Polling centres open late but candidates complain of irregularities in Port-au-Prince and other cities
Street protests flared across Haiti last night as 12 of Haiti’s 18 presidential candidates denounced ‘massive fraud’ in yesterday’s election.
Balloting, in what was billed by the international community as a historic election, was largely peaceful but marred by confusion, apathy and reports of irregularities.
The instant repudiation by so many presidential candidates could spark a turbulent week as votes are counted and leave questions over the mandate of the new president, government and congress.
‘We denounce a massive fraud that is occurring across the country … We demand the cancellation pure and simple of these skewed elections,’ the 12 presidential candidates, which included all main opposition groups, said in a statement read to reporters at a Port-au-Prince hotel. They accused the outgoing President René Préval’s Inite (Unity) coalition of rigging the vote in favour of its candidate, Jules Celestin.
The Provisional Electoral Council (CEP) said voting went well at most of the 11,000 polling stations. ‘The CEP is comfortable with the vote,’ the council president, Gaillot Dorsainvil, told reporters. Foreign observers from the UN and OAS said they were still gathering information from the vote.
Whoever takes power will inherit a country wracked by poverty, earthquake damage and cholera, as well as a chance to influence reconstruction and the spending of billions of dollars in aid.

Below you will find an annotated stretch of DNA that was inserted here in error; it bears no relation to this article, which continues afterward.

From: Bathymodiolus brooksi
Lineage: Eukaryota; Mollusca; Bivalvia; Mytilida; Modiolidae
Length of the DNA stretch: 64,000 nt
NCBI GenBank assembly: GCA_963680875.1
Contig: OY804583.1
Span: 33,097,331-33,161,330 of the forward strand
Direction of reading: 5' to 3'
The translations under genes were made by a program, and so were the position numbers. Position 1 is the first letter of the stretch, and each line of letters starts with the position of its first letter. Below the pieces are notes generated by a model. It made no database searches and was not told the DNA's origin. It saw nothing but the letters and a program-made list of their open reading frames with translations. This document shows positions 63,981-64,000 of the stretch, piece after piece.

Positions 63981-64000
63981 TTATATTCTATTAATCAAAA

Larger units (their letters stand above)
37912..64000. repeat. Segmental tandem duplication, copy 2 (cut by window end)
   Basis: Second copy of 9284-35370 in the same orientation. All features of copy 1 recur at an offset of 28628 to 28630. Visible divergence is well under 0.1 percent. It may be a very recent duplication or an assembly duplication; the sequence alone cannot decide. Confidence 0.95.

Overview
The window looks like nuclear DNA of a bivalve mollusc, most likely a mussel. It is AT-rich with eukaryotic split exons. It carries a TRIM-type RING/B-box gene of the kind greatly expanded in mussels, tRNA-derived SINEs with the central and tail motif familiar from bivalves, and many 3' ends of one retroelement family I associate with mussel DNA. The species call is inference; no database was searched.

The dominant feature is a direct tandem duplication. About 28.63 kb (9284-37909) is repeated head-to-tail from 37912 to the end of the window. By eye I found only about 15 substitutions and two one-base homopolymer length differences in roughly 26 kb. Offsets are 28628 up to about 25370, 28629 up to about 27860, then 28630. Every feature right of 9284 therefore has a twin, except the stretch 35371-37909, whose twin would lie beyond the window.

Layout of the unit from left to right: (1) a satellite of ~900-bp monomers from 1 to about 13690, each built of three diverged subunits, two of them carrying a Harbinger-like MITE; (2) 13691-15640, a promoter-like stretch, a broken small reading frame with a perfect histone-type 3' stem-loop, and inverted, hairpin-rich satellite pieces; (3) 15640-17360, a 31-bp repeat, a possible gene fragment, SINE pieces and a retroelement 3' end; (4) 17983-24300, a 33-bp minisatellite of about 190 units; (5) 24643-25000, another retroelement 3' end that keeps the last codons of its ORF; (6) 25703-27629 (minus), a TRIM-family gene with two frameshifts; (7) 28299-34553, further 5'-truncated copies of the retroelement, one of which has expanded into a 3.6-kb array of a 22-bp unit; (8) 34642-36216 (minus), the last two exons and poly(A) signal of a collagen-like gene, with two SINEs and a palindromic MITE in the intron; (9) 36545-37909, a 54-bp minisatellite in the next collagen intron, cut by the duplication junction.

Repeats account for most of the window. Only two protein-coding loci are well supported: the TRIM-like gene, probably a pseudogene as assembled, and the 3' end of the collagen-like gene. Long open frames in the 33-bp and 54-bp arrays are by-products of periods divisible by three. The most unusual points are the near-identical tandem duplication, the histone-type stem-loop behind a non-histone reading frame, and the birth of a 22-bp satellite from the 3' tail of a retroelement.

Many polling centres opened late, producing queues of angry, suspicious would-be voters. In others, voting seemed slow, with police and observers outnumbering those who had come to cast a ballot.
In the shanty town of Cité Soleil, some reported seeing ballot boxes snatched. In St Philomene neighbourhood, a crowd of one candidate’s supporters jostled and expelled two Associated Press journalists who tried to investigate claims of irregularities.
With state institutions in ruins since January’s earthquake, many people have not been issued with identity documents in time to vote, and at least tens of thousands of dead remain on the voter registry. One observer, Nicole Phillips, a US law professor, told Reuters: ‘People can’t find their names on the lists. They are holding their IDs, they are eligible to vote, but they can’t do it.’
Because of logistical problems, preliminary results are not due until 5 December, setting the scene for a tense week of rumours and behind-the-scenes manoeuvring.
Final results are due on 20 December. If no presidential candidate receives more than 50% of the vote, there will be a runoff in January.
Other frontrunners include Mirlande Manigat, a Sorbonne-educated former first lady, and Jean Henry Ceant, a protege of the exiled president Jean-Bertrand Aristide. The 90-seat chamber of deputies and 11 of the 30 seats on the senate are also up for grabs.
Foreign governments and the United Nations, which runs a 12,000-strong peace-keeping mission in Haiti, hope the election will replace Preval with a leader with the strength and legitimacy to help rebuild a shattered state.